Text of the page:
One end of the shaft I45 is journaled within a -bllShlllg I42 carried by a screw threaded plug I43 in the rear wall of the bushing, while the other end is mounted within a bushing I44, disposed within an opening in the front wall of the housing, such as shown in Fig. 10. A suitable gasket I55 surrounds the shaft I45 and is held in rigid engagement with the "end of the bushing I44 by means of a screw threaded sleeve I55, to thereby prevent the passage of fluid along the shaft I40. An operating arm HIT has one end connected to the outer end of the shaft I45 by a set screw I 58, while its other end is adapted for connection with the axle or springs of a motor v vehicle by any suitable means.

A passageway I49 extends throughthe housing I28, and communicates with the high pressure chamber I35 through a laterally extending opening I55, while the opposite end communicates with the high pressure chamber I35 through an opening I5I extending centrally through the transverse partition I3I and the circular boss I37. A second passageway I52 communicates with the high pressure chamber I35, through a laterally extending opening I53, while the opposite end are mounted within the housing I23, and

operate with the openings I 54 and II respectively. As the construction and operation of the valve mechanisms are identical with the con struction and operation of the valve 58 of Fig. 1,

it is believed that further detailed description with respect to the operation and construction of the valve mechanisms I55 and I55, will be unnecessary, but reference to the operation of the valve mechanism in Fig. 1 may be resorted to for a more detailed explanation, if found desirable.

In the operation of the device when properly attached between the chassis and springs or axle of a motor vehicle, upon the compression stroke, the-piston I32 would be depressed by movement of the rocker arm I38 against the tension of the spring I36, while the piston I 33'would be raised by the tension of the spring I35, due to the counterclockwise movement of the arm I38. The depressing of the piston I32, would cause the fluid in the high pressure chamber I34 to flow through the opening I54, thereby removing the valve'from its seat against the tension of the spring. The fluid would then pass through the passageway I52, and into the high pressure chamber I35, through the laterally extending opening I53. This is made possible by the fact that the piston I33 has been elevated so as to expose the opening I53. The valve mechanism I55, therefore offers, as in the case of the construction disclosed in Fig. l, a yielding resistance to the flow of fluid from the high pressure chamber I34 to the high pressure chamber I35. On the rebound pressed against the tension of the spring I35.

fluid in the high pressure chamber I to flow through the laterally extending opening I53 into the passageway I52, and through the transverse opening in the sleeve of the valve I55. This opening, as before stated, is controlledby anecdle valve, and thereby the flow of fluid therethrough, is fixedly resisted; Further depression of the piston I33 causes the opening I53 to be closed thereby, and thefluid within the high pressure chamber I35 passes through the opening I5I and unseats the valve of the valve mechanism I55. The fluid is then permitted to pass by the valve into the passageway I59, and through the laterally extending opening I50, into the high pressure chamber I34. This is possible due to the fact that the piston I32 has been elevated by the tension of the spring I35, which is made possible by the clockwise rotation of the rocker arm I38. It will, therefore, be noted that the flow of fluid through the passageway I59 is yieldably resisted'due to the. spring controlled valve mechanism I55. Upon the initial movement of the piston I32 in its downward movement, the fluid in the high pressure chamber I34" is. first forced outwardly through the laterally extending opening I55, through the passageway Hi3, and through the transverse opening in the sleeve of. the valve of the valve mechanism I 55. This opening is controlled by the needle valve as before described,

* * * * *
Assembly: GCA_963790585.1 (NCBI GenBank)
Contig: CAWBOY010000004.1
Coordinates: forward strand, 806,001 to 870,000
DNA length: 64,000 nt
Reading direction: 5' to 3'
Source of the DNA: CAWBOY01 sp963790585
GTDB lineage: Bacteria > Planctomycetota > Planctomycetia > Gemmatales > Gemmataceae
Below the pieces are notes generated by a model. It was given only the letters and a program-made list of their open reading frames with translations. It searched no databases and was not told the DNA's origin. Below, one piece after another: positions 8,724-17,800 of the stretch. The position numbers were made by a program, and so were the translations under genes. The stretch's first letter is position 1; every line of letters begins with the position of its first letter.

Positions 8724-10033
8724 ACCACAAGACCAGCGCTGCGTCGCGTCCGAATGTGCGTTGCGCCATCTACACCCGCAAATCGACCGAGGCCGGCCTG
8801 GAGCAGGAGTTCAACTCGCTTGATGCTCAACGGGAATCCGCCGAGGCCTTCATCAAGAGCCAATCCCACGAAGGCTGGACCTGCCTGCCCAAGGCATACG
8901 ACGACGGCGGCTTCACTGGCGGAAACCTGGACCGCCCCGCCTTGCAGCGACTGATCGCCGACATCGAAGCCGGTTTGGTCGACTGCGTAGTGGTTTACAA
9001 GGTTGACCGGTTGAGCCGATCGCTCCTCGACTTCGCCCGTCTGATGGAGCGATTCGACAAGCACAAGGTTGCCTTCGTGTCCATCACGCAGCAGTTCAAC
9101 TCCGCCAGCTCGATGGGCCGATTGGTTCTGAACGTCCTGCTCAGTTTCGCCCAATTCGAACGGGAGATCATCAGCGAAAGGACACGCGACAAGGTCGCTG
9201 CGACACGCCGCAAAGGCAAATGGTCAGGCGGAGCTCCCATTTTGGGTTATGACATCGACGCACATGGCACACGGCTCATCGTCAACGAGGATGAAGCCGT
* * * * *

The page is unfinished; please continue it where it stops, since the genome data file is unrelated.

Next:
I34 to the high pressure chamber I35.

As previously stated, the tension of the springs of the valve mechanism I and I55 maybe varied so as to obtain any desired resistancev to the flow of fluid thereby, as well as adjustment of the needle valves for the same purpose.

Fig. 4 illustrates a modification of the construction of the shock absorber embodying the present invention wherein the valve mechanism 14 may be associated with the transverse opening 55 for controlling the flow of fluid therethrough between the high pressure chambers in which instance the transverse opening I3 as normally valve controlled, as shown in Fig. 1, has the valve mechanism dispensed with. The transand thereby a fixed resistance is presented to the flow of fluid through the high pressurechamber verse opening I3 therefore communicates with the passageway 55 directly with the high pressure chamber 26. It is thereforeto be understood that it is contemplated as coming within the terms of the invention to rearrange the valve mechanisms in any manner which may be desired so as to obtain the desired relative resistances to the four cycles of operation of the shock abone chamber to the other through said conducting means, and means offering a fixed resistance to the flow of fluid during the initial movement of said reciprocable means and a yielding resistance during a further movement thereof in the same direction. I